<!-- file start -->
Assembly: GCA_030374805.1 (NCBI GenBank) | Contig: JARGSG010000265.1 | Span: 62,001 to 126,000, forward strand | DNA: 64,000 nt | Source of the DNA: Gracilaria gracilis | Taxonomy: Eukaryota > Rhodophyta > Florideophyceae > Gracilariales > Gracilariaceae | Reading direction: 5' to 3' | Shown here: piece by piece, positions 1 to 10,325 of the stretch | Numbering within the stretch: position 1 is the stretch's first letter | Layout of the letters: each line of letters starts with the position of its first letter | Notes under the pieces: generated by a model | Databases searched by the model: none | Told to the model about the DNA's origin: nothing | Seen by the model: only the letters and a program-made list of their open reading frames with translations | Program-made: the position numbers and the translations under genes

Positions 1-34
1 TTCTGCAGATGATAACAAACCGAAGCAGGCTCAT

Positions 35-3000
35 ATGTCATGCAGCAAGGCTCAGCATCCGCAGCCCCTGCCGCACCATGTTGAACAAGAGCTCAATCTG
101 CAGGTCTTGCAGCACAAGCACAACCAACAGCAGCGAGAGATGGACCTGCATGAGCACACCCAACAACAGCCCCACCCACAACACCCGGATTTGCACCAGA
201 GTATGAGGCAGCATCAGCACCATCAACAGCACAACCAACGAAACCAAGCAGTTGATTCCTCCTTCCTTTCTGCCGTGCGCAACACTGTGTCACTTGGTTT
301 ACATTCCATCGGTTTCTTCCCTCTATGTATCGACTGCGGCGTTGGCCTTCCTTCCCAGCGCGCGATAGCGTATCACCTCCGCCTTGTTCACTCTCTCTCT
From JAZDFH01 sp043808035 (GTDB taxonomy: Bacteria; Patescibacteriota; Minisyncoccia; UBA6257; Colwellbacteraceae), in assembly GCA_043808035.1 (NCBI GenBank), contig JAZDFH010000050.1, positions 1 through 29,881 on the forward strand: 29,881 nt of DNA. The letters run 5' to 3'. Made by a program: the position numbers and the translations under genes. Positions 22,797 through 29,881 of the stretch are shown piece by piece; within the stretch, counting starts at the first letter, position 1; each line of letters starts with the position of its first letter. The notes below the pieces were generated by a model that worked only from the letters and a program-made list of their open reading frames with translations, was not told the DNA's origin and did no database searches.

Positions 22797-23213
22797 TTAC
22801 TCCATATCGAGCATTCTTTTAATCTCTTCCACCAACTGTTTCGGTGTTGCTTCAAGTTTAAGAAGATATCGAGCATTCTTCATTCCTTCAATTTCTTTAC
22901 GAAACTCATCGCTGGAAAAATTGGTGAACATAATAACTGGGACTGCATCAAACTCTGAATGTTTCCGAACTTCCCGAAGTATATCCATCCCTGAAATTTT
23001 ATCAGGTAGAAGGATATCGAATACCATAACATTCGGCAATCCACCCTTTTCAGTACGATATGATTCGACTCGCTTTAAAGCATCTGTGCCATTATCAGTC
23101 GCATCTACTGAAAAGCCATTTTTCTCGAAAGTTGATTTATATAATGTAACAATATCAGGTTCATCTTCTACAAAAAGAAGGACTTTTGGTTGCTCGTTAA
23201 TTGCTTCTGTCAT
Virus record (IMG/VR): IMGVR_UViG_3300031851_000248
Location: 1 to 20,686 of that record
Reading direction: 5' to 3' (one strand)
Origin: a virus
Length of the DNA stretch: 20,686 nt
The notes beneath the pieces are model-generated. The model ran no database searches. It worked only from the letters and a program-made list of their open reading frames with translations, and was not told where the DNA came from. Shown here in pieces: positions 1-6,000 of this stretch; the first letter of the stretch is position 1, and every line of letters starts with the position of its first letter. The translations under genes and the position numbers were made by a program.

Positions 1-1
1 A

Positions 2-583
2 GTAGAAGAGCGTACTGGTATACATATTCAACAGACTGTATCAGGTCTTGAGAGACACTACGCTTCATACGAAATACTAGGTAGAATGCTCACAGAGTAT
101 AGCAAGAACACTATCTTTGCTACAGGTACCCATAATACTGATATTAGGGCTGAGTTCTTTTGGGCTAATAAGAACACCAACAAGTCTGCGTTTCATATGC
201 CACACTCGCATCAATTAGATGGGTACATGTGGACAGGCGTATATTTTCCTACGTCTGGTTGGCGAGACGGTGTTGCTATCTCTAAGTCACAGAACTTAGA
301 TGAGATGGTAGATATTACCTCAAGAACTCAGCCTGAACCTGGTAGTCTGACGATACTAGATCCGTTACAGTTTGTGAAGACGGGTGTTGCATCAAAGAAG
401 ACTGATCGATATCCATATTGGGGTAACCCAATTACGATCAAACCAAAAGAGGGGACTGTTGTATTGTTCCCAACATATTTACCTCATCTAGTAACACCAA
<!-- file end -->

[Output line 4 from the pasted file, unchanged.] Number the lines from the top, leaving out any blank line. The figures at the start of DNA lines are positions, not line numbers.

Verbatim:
Positions 35-3000